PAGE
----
One major function of Helm is to allow the realization of score files as MIDI files. There are four major software components that make this possible. All of these were written in the Java programming language . The first is an SDL (Score Description Language) parser. This reads a score file and turns it into a corresponding data structure in memory. The second major component is the score serializer. This converts the representation of the score from a set of parallel parts with events that have duration to a single series of point-like events in time. The third major software component takes this serial version of the score and converts it a series of MIDI events. The major work of this component is implementing the MIDI tuning technique described above. The fourth major component is the MIDI file writer, which takes a series of MIDI events in memory and turns them into a Standard MIDI File.
The SDL parser does its lexical analysis using the StreamTokenizer utility class of the Java Language. The data structure it uses to represent scores is a nested hierarchy of objects that reflects the nested nature of musical structure. This nested structure can be seen from the Backus-Naur syntax; for example, a letter is part of a pitch which is part of a note which is part of an event which is part of a part which is part of a score. Although SDL has no provisions for it, this data structure can handle melismatic intonation information.
The major challenge of the score serializer is to convert events with duration to a chronological series of events without duration. The most important example of this is converting a single note event to a note on event and a note off event. What is slightly tricky about this task is using a data structure that can serialize events but still maintain associations between them. In particular, when the note on and off are separated due to chronological ordering, it is still important to be able to find the ``on'' that corresponds to a given ``off.'' This becomes important during the implementation of the MIDI tuning technique because the note off event must have the same channel as its corresponding note on.
The conversion from a serial score to a series of tuned MIDI events carefully seeks to minimize the number of pitch bend messages that are created. The idea behind this is that some synthesizers may not respond well to the dense MIDI stream that would result from sending pitch bend changes before every note. The most naive implementation of the MIDI tuning technique is to send a pitch bend before every note, rotating through all 16 channels sequentially. This ignores the fact that a pitch bend needs to be sent out before a note of class c only if more than 15 unique pitch classes have been used since the last time a note of class c was used. Pitch class is the relevant datum here because no retuning is necessary to play an octave multiple of a pitch that has had a channel tuned for it. The algorithm that converts a serial score into MIDI events tries to reuse channels that are already tuned correctly, and when it must retune a channel, it picks one that has not been heavily used, under the assumption that it probably won't come in handy later.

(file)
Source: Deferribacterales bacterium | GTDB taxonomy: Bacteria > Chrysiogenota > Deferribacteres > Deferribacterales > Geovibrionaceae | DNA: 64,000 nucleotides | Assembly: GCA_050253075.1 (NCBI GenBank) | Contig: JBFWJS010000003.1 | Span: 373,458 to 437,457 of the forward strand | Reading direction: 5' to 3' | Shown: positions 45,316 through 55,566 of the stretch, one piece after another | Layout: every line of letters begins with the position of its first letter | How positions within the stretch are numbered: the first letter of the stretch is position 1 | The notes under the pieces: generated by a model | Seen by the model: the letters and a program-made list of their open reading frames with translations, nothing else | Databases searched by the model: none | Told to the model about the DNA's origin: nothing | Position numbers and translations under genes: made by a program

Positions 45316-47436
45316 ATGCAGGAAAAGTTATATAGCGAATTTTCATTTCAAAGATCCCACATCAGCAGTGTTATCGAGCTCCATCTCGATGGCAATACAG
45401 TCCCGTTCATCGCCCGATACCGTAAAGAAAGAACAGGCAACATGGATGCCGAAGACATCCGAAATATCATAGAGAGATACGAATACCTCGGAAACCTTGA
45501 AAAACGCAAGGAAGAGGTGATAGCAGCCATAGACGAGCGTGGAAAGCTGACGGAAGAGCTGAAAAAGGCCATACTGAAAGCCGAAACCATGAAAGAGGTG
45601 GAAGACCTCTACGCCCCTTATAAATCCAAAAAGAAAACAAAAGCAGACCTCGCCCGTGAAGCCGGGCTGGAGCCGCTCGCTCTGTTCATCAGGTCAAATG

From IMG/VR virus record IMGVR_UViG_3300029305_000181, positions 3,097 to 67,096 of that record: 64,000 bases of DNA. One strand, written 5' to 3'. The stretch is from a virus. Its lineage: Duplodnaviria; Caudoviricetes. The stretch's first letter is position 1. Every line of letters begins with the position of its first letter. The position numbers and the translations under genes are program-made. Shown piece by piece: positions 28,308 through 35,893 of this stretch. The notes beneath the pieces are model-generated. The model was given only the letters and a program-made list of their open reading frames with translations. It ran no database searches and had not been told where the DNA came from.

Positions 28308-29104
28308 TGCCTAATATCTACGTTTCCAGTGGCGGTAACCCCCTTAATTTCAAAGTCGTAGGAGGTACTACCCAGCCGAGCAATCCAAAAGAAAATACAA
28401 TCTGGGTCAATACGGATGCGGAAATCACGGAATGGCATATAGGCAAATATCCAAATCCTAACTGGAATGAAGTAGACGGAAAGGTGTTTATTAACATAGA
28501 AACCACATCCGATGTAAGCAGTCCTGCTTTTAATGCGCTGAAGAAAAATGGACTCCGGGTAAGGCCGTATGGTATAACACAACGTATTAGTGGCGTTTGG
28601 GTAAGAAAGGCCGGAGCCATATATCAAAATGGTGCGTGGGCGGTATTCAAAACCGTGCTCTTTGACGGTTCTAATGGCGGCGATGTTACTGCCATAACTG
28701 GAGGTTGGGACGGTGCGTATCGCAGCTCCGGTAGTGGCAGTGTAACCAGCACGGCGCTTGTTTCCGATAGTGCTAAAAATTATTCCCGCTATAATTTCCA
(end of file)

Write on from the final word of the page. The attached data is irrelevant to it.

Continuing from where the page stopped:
Channel assignment is also affected by the presence of unisons. To understand this, we need to introduce a little history. Initially, the primary application of MIDI was as a way for keyboards to control separate synthesizers. Due to the nature of the keyboard mechanism, a unison can never be played. This means that two Note Ons for the same key are always separated by a Note Off for that key. Because of its heritage as a keyboard control protocol, MIDI does not define the behavior a synthesizer should have in the presence of a unison.
Even if MIDI did define a behavior in the presence of unisons, it could not be defined in a musically satisfying manner. This inherent limitation comes from the fact that it is impossible for a synthesizer to figure out which Note Ons match with which Note Offs. Imagine a MIDI stream of the following three messages, all on the same channel and for the same key, with 500ms between them: Note On with velocity 30, Note On with velocity 120, Note Off, Note Off. How should the Note Ons and Offs be paired? It is impossible to tell, yet the musical result is quite different due to the fact that the two pending Note Ons have widely different velocities.
As a result of the fact that MIDI's behavior in the presence of unisons is undefined, the two (or more) notes of a unison must be assigned to separate channels. Thus a channel can be reused to play note n with pitch bend p only if its pitch bend state is already p and it is not currently in use playing note n. This seems like a minor point, but unisons are very common in polyphonic vocal music.
The conversion from a series of MIDI events in memory to a MIDI file is accomplished via the Rogus McJava MIDI Library. This is a library that allows the reading and writing of Standard MIDI Files from the Java language. It was written for use in Helm but is completely general, i.e. it is in no way specific to tuning.
In addition to creating a Standard MIDI File from an SDL score, Helm can also create a Csound  Score File (.sco file). The conversion from an SDL to a Csound score does not even require serialization of the score, since Csound can accept scores with parallel events. The Csound score can be used to create audio file realizations with stunning audio quality and intonation accuracy, all without the use of any external synthesizer hardware.